Darkness settled over the scene and I sat in the cockpit by myself, scratching off a journal entry while enjoying an easy night watch. A shrimp boat leaving Magdalena Bay provided the only other light visible, and I relished the ease and comfort of motoring over calm seas for a change. Before long all was dark above, and a few bold stars made their presence known despite the big bully of a moon. The moon cast a streak of light upon the glassy sea and displayed the dark silhouette of the coastal mountains close to port. As the clock struck eleven my father emerged to relieve me, I made a quick log entry, and fell into bed. Images of the rock formations of Cabo San Lucas filled my head, and I thrilled to know they were just a day and a half away. After a while my eyes closed on a nice day of cruising.
Beep beep; beep beep; beep beep!
My alarm jars me awake. Fifteen minutes to four; time to get ready for my watch. A splash of water on my face, retrieval of a jacket and I’m in the cockpit. “All right Ryan, I’ve got it.” Nary a word as he stumbles down into the cabin and completes his paltry log entry. I scan the horizon. No lights in sight; the dark hulk of the Baja peninsula still rises to port; the moon has begun her rapid descent towards the sea. All is quiet, but the steady onward surging of Avventura’s bow through the silky sea. Ryan settles into his berth and I pick up the logbook to read what I missed while I slept. The first entries are my father’s:
“2300: No sails up—No wind—Desolate but beautiful coastline to port.”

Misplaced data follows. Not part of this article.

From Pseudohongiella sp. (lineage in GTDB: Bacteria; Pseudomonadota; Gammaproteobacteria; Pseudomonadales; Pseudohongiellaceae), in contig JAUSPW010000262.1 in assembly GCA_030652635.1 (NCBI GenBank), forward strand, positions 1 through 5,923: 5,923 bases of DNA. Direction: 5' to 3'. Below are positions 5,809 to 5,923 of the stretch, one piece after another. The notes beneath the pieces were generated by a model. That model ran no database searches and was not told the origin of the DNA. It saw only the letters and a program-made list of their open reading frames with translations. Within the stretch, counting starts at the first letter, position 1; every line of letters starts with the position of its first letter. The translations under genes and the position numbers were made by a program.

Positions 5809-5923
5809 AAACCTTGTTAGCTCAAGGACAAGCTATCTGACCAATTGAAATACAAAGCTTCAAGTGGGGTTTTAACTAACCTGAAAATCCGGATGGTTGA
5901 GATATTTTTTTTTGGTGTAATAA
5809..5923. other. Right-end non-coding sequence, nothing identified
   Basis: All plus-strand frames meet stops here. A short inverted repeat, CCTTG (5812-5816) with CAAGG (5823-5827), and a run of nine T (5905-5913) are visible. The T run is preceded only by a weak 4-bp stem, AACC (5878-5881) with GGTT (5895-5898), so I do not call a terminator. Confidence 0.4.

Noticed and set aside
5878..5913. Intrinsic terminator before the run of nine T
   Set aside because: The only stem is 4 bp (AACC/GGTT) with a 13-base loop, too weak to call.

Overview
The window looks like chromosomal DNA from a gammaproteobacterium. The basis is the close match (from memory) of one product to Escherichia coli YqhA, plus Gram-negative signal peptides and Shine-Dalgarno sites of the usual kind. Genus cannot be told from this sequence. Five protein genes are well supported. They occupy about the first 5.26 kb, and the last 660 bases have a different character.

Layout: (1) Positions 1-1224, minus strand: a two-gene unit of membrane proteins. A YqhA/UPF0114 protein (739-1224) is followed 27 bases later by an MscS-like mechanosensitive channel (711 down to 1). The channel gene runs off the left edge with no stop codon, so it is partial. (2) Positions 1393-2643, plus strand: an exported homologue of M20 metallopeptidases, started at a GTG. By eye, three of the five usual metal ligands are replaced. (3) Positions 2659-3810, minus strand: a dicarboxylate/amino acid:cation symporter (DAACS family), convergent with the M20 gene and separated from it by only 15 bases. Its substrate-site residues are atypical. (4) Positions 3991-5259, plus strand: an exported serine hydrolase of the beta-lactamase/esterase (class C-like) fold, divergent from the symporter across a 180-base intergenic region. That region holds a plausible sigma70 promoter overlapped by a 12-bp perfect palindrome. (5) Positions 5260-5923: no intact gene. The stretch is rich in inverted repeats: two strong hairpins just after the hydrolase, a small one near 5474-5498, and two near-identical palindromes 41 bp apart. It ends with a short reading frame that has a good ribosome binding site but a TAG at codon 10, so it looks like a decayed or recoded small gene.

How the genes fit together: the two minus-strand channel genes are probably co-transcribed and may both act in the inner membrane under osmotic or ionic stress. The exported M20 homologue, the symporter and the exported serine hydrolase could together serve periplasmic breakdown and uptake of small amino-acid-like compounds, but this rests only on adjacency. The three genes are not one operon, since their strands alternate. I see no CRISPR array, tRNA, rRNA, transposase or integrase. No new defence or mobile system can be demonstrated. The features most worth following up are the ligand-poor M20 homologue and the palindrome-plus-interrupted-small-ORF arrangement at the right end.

“0000: Tosco Point lighthouse just ahead. Rocking along under a nearly full moon.”
“0100: Flat calm.”
Then comes Ryan’s trio of originality:
“0200: Calm seas—no wind.”
“0300: Calm glassy seas—occasional 1–3 foot swell west.”
“0400: Calm seas—no wind.”
Ah. Now I know what I missed over the last three hours! I note our progress on the computer navigation program—we are still right on course. The GPS shows us trekking along at a steady five knots. I rise from the nav station and return to the cockpit. A glance at the engine instruments shows they haven’t budged since I last saw them: 1500 rpms, 175˚ water teperature, 40 p.s.i. oil pressure. All is well on this sleeping ship.
In the cockpit the air is tinged with a damp coolness. Where is the heat of the tropics? Surely Cabo San Lucas isn’t this cold. I open the latest John Grisham novel and the pages begin to turn themselves in a steady progression. The text flows past effortlessly, and I hope to one day write so smooth. Every few pages I gaze up from the book and pass my eyes along the horizon. A yacht passes to starboard, northward bound. All else is black and nothingness. No other boats will be seen this night. Back to reading. Then, out of the silence of the sea comes a “poof!” The sound is similar to that of the exhalation of a person who has been trying to hold his breath as long as he can. A minute passes, then, “Poof…poof.” Dolphins!
Rising from the cockpit, I walk towards the bow, conscious of my every careful step. How can I resist playing with my friends? I grab hold of the forestay and follows the brilliant green tracks of the dolphins piercing and exciting the phosphorescent sea. A pair of the loveable creatures gather beneath the bow and cross paths, dancing with each other as they ride my bow wave. Squeals of delight escape from below and they pierce the surface for a quick breath. After five minutes of bodysurfing and dancing my friends depart as quickly as they appeared, and with that all is quiet once more. I take a seat on the cabin top and peruse the heavens. The swooping tail of Scorpio hovers above a few cirrus clouds; the moon dips low in the west; signs of dawn spread in the east.